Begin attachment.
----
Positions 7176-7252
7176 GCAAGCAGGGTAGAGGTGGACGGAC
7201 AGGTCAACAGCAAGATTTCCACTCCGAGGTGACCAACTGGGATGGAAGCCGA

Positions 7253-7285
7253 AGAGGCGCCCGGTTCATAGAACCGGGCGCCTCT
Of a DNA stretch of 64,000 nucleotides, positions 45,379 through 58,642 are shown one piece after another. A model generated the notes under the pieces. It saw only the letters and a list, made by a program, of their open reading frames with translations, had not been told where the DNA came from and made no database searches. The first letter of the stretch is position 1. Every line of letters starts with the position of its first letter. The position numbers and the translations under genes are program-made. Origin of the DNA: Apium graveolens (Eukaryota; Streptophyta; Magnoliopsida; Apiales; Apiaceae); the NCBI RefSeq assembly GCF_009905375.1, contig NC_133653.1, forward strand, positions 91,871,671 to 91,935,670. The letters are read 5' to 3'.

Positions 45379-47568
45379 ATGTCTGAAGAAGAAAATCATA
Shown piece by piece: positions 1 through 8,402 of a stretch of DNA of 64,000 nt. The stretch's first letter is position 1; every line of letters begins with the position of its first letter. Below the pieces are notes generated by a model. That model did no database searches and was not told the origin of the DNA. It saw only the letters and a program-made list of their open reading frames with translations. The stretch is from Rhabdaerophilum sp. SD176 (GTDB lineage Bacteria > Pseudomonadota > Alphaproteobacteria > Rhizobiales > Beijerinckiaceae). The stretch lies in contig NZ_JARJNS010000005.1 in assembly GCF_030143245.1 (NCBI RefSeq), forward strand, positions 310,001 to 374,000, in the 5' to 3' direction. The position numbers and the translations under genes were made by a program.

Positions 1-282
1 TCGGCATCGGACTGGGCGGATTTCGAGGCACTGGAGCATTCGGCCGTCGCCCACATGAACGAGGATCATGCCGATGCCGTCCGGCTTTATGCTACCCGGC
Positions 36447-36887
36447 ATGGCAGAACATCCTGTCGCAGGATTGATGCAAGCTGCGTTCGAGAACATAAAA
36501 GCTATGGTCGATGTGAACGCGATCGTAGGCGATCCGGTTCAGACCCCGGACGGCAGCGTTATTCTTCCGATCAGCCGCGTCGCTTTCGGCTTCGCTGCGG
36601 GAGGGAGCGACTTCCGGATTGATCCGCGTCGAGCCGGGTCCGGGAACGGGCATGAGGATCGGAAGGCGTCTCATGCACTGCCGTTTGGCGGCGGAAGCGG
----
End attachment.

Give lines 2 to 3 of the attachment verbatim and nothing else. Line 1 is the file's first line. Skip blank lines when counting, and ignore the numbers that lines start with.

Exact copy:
7176 GCAAGCAGGGTAGAGGTGGACGGAC
7201 AGGTCAACAGCAAGATTTCCACTCCGAGGTGACCAACTGGGATGGAAGCCGA